Feds to compete for cyber glory at fifth annual President's Cup


CISA officials describe the positive impact the annual cybersecurity game aims to have across the federal workforce.

As the 2023 President’s Cup cybersecurity challenge registration is nearly complete, officials running the contest talked about the goals of the competition and the role it plays in recognizing burgeoning cybersecurity talent within the existing federal workforce.

Mandated in 2019 by former President Donald Trump’s executive order on cybersecurity, the fifth iteration of the Cybersecurity and Infrastructure Security Agency-hosted competition is underway, with team registration closing Jan. 24 and individual registration closing Feb. 6. Federal employees compete individually or with a team to complete a series of games designed to simulate common cybersecurity threats. 

Michael Harpin, the competition's section chief at CISA, described the objectives of the long-running challenge as a unique opportunity to recognize federal talent.

“So that's what the competition's main goal is…to really highlight those individuals that are within the federal workforce,” Harpin told Nextgov/FCW. “That gives them that opportunity to recognize their skills and just be put on a pedestal that they don't typically get to just by the nature of the work.”

In addition to highlighting talent with the government, the challenge also aims to continue educating public sector employees about cybersecurity fundamentals, modeled after CISA’s Workforce Framework for Cybersecurity. While the game mimics cyber attacks and system vulnerabilities, Harpin said that it is designed to be playful and engaging, citing examples of hacking into a casino or defacing movie review websites.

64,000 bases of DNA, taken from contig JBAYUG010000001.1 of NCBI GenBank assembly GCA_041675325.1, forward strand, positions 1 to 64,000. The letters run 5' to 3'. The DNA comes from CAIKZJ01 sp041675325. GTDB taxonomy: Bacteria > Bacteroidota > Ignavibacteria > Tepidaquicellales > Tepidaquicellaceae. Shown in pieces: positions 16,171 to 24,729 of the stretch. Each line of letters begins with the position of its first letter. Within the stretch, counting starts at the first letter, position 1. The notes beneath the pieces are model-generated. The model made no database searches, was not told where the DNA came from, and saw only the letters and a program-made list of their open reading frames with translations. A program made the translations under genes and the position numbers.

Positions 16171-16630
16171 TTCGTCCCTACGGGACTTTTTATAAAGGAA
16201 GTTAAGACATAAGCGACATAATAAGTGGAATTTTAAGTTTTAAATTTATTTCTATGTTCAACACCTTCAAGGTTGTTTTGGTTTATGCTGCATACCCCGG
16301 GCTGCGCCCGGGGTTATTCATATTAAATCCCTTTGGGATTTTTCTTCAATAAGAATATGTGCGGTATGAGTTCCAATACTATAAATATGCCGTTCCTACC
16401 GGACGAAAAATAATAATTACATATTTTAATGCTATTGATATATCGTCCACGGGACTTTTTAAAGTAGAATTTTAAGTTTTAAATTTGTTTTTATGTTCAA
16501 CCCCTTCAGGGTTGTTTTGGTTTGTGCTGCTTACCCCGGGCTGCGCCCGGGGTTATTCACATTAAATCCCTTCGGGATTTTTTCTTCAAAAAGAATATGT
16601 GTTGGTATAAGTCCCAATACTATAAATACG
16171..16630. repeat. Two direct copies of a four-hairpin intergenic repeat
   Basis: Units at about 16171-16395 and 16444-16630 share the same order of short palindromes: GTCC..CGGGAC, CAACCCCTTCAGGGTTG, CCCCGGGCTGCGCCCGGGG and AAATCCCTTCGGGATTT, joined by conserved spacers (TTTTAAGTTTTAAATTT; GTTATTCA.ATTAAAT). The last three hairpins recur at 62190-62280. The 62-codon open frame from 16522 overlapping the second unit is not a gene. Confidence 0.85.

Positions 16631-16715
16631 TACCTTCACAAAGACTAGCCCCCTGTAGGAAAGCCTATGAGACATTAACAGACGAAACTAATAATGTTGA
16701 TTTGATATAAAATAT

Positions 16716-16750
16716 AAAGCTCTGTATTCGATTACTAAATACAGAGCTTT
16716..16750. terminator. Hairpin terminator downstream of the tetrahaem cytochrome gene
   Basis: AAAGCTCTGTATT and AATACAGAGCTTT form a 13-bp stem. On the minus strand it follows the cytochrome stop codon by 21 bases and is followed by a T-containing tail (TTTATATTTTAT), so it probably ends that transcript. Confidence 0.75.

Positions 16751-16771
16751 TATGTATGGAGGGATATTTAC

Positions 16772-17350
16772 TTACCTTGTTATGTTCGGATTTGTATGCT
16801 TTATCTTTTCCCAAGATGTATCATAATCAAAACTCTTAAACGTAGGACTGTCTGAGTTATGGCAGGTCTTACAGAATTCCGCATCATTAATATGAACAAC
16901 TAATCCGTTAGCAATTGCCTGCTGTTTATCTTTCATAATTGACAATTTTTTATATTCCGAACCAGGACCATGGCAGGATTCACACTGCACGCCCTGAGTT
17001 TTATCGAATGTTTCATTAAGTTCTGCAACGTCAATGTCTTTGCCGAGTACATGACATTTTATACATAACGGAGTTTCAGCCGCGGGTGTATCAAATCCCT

“It's not just going in and hacking into a machine, there's also what are some of the best practices that are within the cybersecurity workforce, you know, and that's some things we can check in that makes us a little unique, because we can focus on those defensive skill sets,” he said. 

All federal employees, other than contractors, are eligible to compete. Harpin said that teams from the Department of Defense — specifically within the Air Force, Army and Navy — often compete, but noted that recently other agencies like the FBI and Postal Service have entered. 

“We do want to have some fun with the participants and not to make it too regimented,” Harpin said. “But we do also want to focus that these are real-life skills and tasks that they would have to do within a cybersecurity workforce.”

Editor's note: This article has been updated to reflect the changed deadline for team registration.